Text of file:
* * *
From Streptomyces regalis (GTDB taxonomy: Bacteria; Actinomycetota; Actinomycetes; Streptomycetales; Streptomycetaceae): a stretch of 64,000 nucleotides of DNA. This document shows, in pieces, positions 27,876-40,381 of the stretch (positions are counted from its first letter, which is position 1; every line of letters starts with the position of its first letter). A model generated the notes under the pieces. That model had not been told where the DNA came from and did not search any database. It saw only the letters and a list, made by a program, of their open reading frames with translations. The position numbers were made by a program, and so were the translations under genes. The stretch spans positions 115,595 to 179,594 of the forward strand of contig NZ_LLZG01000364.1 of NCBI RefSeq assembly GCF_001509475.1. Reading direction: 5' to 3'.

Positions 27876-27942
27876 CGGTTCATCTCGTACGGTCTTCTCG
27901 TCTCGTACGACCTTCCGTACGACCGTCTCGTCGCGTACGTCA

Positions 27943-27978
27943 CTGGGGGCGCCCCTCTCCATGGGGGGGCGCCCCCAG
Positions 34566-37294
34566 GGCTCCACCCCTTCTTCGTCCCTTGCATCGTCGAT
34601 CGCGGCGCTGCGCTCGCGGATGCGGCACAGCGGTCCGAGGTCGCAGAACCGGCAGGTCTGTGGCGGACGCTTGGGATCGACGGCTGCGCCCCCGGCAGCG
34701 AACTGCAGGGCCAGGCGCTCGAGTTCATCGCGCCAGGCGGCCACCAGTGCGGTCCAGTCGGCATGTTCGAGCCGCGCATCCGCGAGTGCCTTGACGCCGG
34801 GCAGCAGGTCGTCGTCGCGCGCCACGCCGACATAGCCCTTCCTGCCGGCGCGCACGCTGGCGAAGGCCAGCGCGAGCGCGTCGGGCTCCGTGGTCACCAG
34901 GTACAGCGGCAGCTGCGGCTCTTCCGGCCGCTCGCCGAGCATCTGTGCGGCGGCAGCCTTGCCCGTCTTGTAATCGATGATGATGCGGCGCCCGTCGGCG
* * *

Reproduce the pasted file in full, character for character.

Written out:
From Streptomyces regalis (GTDB taxonomy: Bacteria; Actinomycetota; Actinomycetes; Streptomycetales; Streptomycetaceae): a stretch of 64,000 nucleotides of DNA. This document shows, in pieces, positions 27,876-40,381 of the stretch (positions are counted from its first letter, which is position 1; every line of letters starts with the position of its first letter). A model generated the notes under the pieces. That model had not been told where the DNA came from and did not search any database. It saw only the letters and a list, made by a program, of their open reading frames with translations. The position numbers were made by a program, and so were the translations under genes. The stretch spans positions 115,595 to 179,594 of the forward strand of contig NZ_LLZG01000364.1 of NCBI RefSeq assembly GCF_001509475.1. Reading direction: 5' to 3'.

Positions 27876-27942
27876 CGGTTCATCTCGTACGGTCTTCTCG
27901 TCTCGTACGACCTTCCGTACGACCGTCTCGTCGCGTACGTCA

Positions 27943-27978
27943 CTGGGGGCGCCCCTCTCCATGGGGGGGCGCCCCCAG
Positions 34566-37294
34566 GGCTCCACCCCTTCTTCGTCCCTTGCATCGTCGAT
34601 CGCGGCGCTGCGCTCGCGGATGCGGCACAGCGGTCCGAGGTCGCAGAACCGGCAGGTCTGTGGCGGACGCTTGGGATCGACGGCTGCGCCCCCGGCAGCG
34701 AACTGCAGGGCCAGGCGCTCGAGTTCATCGCGCCAGGCGGCCACCAGTGCGGTCCAGTCGGCATGTTCGAGCCGCGCATCCGCGAGTGCCTTGACGCCGG
34801 GCAGCAGGTCGTCGTCGCGCGCCACGCCGACATAGCCCTTCCTGCCGGCGCGCACGCTGGCGAAGGCCAGCGCGAGCGCGTCGGGCTCCGTGGTCACCAG
34901 GTACAGCGGCAGCTGCGGCTCTTCCGGCCGCTCGCCGAGCATCTGTGCGGCGGCAGCCTTGCCCGTCTTGTAATCGATGATGATGCGGCGCCCGTCGGCG